For the last three years, I've had the privilege of working for the Center for Community Health Alignment (CCHA). We're a part of the Arnold School of Public Health at the University of South Carolina, where we have three core program initiatives, all of which are centered around increasing equity and health and racial equity.
One of our initiatives works very closely with the immigrant and Latino population here in the state. The second looks at meaningful community engagement and how to work alongside communities to co-create strategies to improve access to health care and resources, with a focus on health and racial equity.
I have the honor of serving with an amazing team through the Community Health Worker Institute, which is the third part of the work that we do at the CCHA. As the director of the Community Health Worker Institute (CHWI), I get to support a team, focusing across five core areas.
The first is community health worker training. We offer core competency training and specialty training for community health workers in the state of South Carolina, helping to train and build up the workforce and their capacity to serve communities.
Another element is technical assistance. I've been supporting organizations and implementing best practices and evidence-based initiatives for the full course of my career. This has been a unique opportunity to use those skills to support organizations that hire community health workers and make sure that they're integrated with best practices––clinical, community-based, and public health.
We also think about leadership and workforce development for community health workers. We think about ways to retain community health workers.
The fourth is really looking at impact. We know coming health workers are trusted members of communities. They are frontline public health workers, who are able to act as bridges between resources and the community that needs them. Even more than that, we know that there's a lot of data to support their impact on improving health outcomes across the board. We’re being intentional about having more evidence to build upon an already huge evidence base to show that there's really value in the community health worker role.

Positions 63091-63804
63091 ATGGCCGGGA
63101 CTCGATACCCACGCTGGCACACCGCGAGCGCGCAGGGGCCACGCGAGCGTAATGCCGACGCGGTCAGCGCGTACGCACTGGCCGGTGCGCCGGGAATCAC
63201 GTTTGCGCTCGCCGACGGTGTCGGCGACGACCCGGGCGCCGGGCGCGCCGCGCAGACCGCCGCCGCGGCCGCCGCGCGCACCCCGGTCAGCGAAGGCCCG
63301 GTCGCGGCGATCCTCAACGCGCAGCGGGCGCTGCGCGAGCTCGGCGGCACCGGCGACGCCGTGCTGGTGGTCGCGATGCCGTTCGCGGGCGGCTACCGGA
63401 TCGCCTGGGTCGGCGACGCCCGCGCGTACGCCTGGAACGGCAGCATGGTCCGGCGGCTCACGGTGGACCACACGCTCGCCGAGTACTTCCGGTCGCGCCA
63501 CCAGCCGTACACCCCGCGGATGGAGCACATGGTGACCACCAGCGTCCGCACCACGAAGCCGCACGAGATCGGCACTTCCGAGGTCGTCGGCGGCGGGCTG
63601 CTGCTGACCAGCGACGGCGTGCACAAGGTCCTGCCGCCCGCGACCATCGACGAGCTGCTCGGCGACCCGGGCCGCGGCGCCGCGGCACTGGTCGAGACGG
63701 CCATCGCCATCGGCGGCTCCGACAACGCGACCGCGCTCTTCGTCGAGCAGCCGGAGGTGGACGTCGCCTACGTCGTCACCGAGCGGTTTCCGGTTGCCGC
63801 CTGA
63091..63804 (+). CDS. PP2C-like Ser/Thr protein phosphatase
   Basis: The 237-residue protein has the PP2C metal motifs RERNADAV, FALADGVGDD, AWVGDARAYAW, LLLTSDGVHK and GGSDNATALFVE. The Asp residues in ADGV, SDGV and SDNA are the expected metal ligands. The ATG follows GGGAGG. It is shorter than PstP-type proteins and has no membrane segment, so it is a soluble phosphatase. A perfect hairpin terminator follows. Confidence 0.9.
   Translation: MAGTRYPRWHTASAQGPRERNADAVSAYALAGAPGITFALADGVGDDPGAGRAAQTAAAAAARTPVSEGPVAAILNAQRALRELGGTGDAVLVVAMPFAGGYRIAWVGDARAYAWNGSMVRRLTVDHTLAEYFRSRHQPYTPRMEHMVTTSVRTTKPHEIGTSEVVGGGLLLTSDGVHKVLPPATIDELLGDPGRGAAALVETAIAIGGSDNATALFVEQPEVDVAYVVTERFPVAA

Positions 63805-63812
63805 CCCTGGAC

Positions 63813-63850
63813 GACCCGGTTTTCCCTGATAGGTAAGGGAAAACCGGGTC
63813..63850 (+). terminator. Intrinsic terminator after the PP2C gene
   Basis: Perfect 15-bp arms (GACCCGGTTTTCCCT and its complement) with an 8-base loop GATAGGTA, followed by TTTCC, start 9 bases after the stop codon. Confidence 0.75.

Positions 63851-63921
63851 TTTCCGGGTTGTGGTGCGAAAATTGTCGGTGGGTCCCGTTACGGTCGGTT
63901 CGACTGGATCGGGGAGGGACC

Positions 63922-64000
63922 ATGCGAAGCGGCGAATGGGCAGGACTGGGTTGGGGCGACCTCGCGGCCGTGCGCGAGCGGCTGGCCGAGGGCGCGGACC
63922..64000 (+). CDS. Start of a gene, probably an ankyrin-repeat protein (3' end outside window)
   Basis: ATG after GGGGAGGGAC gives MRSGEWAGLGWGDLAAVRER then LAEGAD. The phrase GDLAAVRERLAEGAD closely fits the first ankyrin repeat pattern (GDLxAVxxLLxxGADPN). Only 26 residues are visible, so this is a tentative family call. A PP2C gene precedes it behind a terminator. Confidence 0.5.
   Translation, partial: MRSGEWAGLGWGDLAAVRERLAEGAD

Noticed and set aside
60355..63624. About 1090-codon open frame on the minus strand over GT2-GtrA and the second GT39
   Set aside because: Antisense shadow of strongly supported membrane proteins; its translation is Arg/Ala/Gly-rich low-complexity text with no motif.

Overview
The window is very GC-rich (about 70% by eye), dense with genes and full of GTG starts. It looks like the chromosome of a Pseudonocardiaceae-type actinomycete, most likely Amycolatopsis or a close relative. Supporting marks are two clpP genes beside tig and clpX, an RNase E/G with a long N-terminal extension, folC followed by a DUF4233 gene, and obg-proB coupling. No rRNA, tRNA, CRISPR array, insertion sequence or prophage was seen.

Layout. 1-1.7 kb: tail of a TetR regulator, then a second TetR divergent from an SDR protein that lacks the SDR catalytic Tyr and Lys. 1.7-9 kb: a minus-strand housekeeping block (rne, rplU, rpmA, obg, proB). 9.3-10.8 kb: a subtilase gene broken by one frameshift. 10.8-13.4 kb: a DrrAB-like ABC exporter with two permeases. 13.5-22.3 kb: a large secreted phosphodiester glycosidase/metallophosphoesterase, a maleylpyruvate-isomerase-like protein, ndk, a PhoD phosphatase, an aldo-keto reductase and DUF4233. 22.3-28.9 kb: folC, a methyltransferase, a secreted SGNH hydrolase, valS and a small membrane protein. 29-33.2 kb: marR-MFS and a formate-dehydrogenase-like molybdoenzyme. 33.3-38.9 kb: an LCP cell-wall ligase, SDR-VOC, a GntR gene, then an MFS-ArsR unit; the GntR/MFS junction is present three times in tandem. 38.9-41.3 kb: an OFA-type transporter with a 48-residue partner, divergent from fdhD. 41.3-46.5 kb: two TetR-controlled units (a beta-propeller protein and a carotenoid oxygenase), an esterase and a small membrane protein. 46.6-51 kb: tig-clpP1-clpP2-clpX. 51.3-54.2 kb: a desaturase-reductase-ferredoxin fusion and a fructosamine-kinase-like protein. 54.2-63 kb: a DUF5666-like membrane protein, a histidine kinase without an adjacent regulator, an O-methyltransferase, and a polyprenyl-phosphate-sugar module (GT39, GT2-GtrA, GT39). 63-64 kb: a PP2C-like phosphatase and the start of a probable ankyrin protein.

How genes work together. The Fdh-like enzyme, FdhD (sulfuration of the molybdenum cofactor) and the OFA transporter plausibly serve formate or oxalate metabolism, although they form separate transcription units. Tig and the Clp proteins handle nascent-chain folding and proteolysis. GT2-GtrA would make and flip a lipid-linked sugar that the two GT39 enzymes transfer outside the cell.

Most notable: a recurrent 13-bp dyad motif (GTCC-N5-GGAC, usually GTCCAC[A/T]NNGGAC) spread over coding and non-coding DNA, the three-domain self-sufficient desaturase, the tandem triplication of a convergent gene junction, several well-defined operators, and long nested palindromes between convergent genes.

And of course, no program exists without a focus on sustainability, and so we spend quite a bit of time really looking at some more sustainable financial models for community health work in the world of public health. We want to make sure that there's always a workforce ready, trained, and able to be activated when we have these huge public issues come arise (i.e., a global pandemic).
What are some of the day-to-day responsibilities of your position?
As the director, I do a lot of the day-to-day strategic thinking about how all of our programs really align with our five core areas. I also push to expand our network, whether that be working with other states that are starting community health worker initiatives or providing support in the last year to expand our services beyond South Carolina to support organizations regionally and now nationally.
How has the COVID-19 pandemic shaped your work and role?
Community health workers are so used to being resourceful and addressing barriers. They were able to activate networks to really support how to be present for the communities that were being hardest hit or impacted by the pandemic.
Our mission and our vision has always been to work alongside communities to help address health inequities and racial justice. So for us, the core of our mission has remained the same.
I think what's been interesting is seeing such a light shined on the community health worker workforce in general and acknowledging the strengths that lie within to help address these social determinants of health. It's kind of like this little dance that you do: seeing awareness be heightened and then seeing the dollars going that way. Going back to sustainability, we want to ensure that these resources and services don't go away when the light isn't shining so brightly on the workforce. We want to create awareness of the value add of having this as a sustainable role within systems and in communities to really continue to have that impact.
Advice for Public Health Students
What advice do you have for current and prospective public health students?
I think it’s important to be very intentional about spending the time to explore things that interest you. There are so many different avenues that you can take when you think about public health broadly. When you're curious enough to sit and explore your own interests, I think it gives you a good sense of where your strengths can really have a great impact.
For me, as a director now of an organization like the Community Health Worker Institute, being curious helped me to really learn that I had skills that went beyond direct service. Program management and being passionate about equity are things that really led my curiosity in this direction.
This interview has been edited and compressed. Views expressed are the subject's own.